Spinal muscular atrophy (SMA) is a genetic disorder characterized by muscle weakness and muscles wasting away (atrophy), which affects the ability to move. Within SMA there is a wide variability in age of onset, symptoms, and severity of the disease.

  • What is spinal muscular atrophy?
  • What is the cause of spinal muscular atrophy?
  • What are the symptoms of SMA?
  • What is the life expectancy?
  • Is SMA curable?
  • SMA organisations

What is the cause of spinal muscular atrophy?

The gene affected in SMA is the “survival motor neuron” gene (SMN1). A healthy SMN1 gene produces a specific kind of protein which is needed to maintain the health and normal function of motor neurons. Motor neurons are the nerves that send signals to the muscles from the brain. A child with SMA has a defect on the SMN1 gene which causes limited protein production. As a result the nerves break down and can’t send signals to the muscles. The muscles cannot move and will become smaller.

Since SMA is a disease passed down through families, both parents (in most cases) carry the defect SMN1 gene for a child to have the condition. If a child only gets a broken SMN1 gene from one parent, the child will most likely not get SMA but can be a carrier of the disease.

SMA affects 1 per 8.000 to 10.000 people worldwide.

What are the symptoms of SMA?

The symptoms of SMA vary from mild to severe. The primary symptom is weakness of the voluntary muscles, and it seems like the muscles closest to the centre of the body are most affected. These are muscles around the shoulders, hips, tights, and the spine. Lower limbs are also more affected than upper limbs.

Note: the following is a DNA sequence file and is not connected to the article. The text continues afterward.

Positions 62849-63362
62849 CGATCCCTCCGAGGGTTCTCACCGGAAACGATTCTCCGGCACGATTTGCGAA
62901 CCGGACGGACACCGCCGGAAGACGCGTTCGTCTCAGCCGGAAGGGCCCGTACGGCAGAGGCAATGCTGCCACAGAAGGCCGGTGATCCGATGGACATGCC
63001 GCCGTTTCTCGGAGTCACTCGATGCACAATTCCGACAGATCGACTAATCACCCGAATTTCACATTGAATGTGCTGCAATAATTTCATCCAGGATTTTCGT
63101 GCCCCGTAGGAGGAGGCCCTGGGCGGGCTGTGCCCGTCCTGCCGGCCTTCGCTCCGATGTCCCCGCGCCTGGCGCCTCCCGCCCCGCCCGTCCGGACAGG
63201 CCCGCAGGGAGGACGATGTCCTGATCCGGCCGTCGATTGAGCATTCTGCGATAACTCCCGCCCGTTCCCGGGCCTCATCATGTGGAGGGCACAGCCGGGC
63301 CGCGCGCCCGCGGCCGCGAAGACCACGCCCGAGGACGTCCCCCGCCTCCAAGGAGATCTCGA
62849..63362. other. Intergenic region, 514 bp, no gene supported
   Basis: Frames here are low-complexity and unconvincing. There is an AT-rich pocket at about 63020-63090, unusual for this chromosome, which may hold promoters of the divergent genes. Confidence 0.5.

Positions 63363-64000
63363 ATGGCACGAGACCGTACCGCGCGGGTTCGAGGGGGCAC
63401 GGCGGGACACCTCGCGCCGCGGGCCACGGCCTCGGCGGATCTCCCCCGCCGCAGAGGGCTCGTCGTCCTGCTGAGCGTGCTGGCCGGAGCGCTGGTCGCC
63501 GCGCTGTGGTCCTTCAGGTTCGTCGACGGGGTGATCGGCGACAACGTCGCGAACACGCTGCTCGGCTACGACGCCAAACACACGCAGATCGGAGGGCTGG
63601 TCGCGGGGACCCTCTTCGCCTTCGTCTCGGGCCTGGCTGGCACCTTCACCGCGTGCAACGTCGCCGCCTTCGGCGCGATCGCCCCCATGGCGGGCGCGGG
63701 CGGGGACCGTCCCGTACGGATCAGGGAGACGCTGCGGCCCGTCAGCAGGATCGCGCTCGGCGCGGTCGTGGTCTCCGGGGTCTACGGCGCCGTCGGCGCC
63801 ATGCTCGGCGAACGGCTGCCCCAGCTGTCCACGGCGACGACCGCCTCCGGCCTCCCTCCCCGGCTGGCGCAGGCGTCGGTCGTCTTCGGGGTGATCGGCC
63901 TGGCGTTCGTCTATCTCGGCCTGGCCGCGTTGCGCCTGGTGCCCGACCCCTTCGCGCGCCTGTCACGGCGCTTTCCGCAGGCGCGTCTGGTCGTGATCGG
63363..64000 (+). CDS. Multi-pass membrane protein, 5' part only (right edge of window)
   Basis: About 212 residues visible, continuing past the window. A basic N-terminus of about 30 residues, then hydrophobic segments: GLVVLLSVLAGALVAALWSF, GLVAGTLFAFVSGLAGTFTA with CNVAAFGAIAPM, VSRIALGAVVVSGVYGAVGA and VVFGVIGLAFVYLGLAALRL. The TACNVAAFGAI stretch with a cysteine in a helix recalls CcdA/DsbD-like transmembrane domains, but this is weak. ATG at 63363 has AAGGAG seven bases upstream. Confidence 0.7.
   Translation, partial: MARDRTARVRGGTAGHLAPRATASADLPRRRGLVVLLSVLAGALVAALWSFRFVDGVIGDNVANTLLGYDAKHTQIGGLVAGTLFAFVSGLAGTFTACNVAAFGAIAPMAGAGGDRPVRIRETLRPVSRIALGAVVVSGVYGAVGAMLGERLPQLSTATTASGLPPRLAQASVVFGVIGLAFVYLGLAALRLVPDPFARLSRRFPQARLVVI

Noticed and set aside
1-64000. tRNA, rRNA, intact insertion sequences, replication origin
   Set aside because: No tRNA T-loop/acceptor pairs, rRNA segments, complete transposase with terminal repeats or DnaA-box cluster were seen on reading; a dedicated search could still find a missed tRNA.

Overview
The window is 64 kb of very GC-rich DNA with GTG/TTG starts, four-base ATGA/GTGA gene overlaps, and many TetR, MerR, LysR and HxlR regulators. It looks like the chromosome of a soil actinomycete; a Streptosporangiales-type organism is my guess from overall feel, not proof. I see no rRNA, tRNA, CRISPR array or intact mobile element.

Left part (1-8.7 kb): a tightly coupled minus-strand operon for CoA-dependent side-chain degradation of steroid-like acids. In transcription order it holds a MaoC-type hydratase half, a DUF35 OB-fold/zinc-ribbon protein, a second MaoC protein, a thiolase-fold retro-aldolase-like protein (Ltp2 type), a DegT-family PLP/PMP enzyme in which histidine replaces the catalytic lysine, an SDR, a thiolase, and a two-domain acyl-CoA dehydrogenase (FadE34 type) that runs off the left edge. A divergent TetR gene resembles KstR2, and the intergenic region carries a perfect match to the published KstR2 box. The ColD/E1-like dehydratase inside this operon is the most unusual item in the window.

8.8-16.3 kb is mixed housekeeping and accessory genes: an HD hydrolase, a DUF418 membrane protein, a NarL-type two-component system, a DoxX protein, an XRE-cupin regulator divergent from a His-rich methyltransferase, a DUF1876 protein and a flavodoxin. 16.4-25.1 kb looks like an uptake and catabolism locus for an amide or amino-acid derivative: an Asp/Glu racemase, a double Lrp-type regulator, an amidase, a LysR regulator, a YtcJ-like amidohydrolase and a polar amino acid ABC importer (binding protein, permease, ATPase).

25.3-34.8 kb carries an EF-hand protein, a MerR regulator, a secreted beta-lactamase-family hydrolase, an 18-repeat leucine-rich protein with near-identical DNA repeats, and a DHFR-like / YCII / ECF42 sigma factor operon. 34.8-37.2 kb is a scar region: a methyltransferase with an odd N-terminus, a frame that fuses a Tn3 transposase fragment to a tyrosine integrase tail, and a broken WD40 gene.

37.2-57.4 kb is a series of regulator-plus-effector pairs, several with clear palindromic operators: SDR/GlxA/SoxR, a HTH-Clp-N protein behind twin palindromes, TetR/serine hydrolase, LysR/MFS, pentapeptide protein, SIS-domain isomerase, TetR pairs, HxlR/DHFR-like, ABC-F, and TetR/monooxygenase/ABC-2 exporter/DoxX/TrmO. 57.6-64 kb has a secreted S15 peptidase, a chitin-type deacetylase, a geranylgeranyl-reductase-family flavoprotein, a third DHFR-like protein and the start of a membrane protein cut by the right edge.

Severity of SMA

The severity of SMA is classified into four different types:

Type I - often also called Werdnig-Hoffmann disease. This is the most common and the most severe form of the condition. Already at birth, or after a few months, low muscle tone is observed. Your child will most likely not be able to control head movements or sit unassisted. Swallowing problems may occur and can lead to difficulties when feeding and thereby poor growth. Also, the respiratory system might be affected due to weakness of respiratory muscles. 

Type II - often also called Dubowitz disease. Symptoms of muscle weakness usually develop between the age of 6 and 12 months. At this level your child will be able to sit independently but cannot stand or walk unaided. As muscle weakness worsens with age the child's motor function might be affected later in life. The child is at risk of developing scoliosis (spine that curves) and the respiratory muscle may also be affected. 

Type III - often also called Kugelberg-Welander disease. Symptoms of muscle weakness appear after early childhood. Your child will at this level be able to stand and walk unaided, but some reduction in motor function might occur over time. For example walking and climbing stairs may become increasingly difficult. 

Type IV - is very rare. Symptoms begin in early adulthood and often appear as mild to moderate muscle weakness, tremors, and mild breathing problems. 

What is the life expectancy?

Life expectancy varies in relation to the type of SMA. Children with type I, the most severe type of SMA, have the lowest life expectancy. When that is said, life expectancy and quality of life have also for these children changed dramatically due to improvements in SMA medication.